Chapter

Andrew Marvell and Edward Herbert

Robert Ellrodt

in Seven Metaphysical Poets

Published in print May 2000 | ISBN: 9780198117384
Published online October 2011 | e-ISBN: 9780191670923 | DOI: http://dx.doi.org/10.1093/acprof:oso/9780198117384.003.0010
Andrew Marvell and Edward Herbert

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Andrew Marvell's imagination, unlike Henry Vaughan's, is disinclined to rememoration. Like John Donne and George Herbert, he lives his experiences in the present, but in a mobile rather than static instant. Behind him there is no expanse inviting retrospection, only the threatening approach of death chasing him. Marvell's poetry, though mostly written in the present tense, is less dramatic than Donne's. His imagination was attuned to the Heraclitean view of reality. As he never experienced the fullness of being in the instant, he sought to conquer time by controlling its pace. In his apprehension of space as in his perception of time, Marvell often brings the object close to the observer. Edward Herbert's treatise De Veritate reveals no concrete intuition of duration. The perception of time is assigned to distinct ‘faculties’: ‘some are concerned with the present, others with the past, others with the future’. On the perception of space the philosopher is silent, though he is interested in the conditions of visual perception.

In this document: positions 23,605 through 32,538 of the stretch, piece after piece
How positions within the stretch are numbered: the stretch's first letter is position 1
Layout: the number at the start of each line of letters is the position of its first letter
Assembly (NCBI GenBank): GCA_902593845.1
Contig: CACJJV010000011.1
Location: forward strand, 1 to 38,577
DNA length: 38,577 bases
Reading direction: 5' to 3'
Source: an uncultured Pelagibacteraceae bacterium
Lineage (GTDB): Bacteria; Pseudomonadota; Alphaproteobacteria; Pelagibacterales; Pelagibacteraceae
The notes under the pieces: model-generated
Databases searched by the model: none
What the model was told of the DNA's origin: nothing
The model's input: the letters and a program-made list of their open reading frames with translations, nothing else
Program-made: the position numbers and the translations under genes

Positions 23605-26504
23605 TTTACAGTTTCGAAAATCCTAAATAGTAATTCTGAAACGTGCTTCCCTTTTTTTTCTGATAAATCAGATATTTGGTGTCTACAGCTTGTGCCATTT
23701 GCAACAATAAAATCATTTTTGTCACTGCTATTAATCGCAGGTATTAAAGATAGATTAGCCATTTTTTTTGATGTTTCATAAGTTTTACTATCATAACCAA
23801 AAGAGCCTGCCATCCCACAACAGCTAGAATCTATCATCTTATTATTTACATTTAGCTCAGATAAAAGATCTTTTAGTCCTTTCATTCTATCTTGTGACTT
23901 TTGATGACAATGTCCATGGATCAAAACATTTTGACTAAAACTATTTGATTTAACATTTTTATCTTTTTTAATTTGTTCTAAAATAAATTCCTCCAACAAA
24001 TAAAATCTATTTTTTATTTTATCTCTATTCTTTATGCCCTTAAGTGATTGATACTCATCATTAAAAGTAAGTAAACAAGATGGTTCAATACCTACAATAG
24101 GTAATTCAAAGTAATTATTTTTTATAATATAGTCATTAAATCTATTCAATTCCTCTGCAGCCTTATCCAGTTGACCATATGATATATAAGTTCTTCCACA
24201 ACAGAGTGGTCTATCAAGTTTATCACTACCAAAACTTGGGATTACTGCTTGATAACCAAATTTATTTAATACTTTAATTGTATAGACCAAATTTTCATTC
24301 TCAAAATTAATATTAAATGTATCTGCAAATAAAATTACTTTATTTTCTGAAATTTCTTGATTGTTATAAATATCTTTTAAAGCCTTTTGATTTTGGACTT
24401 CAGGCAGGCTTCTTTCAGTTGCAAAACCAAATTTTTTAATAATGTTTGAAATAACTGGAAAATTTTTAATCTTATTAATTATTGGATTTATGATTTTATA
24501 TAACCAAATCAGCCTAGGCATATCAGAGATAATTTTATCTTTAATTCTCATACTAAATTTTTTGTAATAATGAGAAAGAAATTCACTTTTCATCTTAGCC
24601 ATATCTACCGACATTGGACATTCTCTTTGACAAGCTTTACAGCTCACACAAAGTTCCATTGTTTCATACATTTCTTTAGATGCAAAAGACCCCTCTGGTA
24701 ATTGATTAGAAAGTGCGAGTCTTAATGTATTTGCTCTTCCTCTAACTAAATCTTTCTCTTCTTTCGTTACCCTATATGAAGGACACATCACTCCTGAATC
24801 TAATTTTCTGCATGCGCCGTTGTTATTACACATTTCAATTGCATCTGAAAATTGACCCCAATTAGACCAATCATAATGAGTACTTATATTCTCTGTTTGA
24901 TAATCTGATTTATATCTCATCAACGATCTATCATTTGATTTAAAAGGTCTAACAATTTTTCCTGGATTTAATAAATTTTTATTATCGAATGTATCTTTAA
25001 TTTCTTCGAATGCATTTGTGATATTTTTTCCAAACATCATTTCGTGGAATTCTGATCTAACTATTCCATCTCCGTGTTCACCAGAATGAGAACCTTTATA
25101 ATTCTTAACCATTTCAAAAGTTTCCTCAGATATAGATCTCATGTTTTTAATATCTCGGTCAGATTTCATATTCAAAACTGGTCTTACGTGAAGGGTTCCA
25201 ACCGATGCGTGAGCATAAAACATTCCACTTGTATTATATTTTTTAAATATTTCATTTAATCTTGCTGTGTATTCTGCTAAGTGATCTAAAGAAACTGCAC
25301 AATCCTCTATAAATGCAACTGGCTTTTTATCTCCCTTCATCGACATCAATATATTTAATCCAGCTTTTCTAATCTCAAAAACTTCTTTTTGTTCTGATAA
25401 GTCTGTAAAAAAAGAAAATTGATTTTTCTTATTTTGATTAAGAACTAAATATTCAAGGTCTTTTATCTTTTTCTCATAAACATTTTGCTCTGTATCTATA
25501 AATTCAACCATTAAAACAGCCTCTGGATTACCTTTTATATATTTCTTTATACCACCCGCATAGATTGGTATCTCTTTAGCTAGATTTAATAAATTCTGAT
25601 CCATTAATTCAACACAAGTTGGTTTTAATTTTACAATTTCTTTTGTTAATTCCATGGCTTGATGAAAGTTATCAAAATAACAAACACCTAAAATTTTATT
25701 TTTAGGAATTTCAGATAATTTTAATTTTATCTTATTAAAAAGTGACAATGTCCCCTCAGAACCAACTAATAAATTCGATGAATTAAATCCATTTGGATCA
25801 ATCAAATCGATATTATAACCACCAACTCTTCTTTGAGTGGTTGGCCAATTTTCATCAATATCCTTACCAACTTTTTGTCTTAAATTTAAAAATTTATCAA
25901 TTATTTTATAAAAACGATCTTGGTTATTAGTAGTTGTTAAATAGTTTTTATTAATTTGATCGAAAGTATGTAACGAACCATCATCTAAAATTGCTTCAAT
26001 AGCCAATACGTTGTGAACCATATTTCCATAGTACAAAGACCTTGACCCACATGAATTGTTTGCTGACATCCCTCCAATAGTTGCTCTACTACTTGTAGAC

Keywords: Andrew Marvell; Edward Herbert; time; space; poetry; imagination; duration

Chapter.  4178 words. 

Subjects: Literary Studies (Poetry and Poets)

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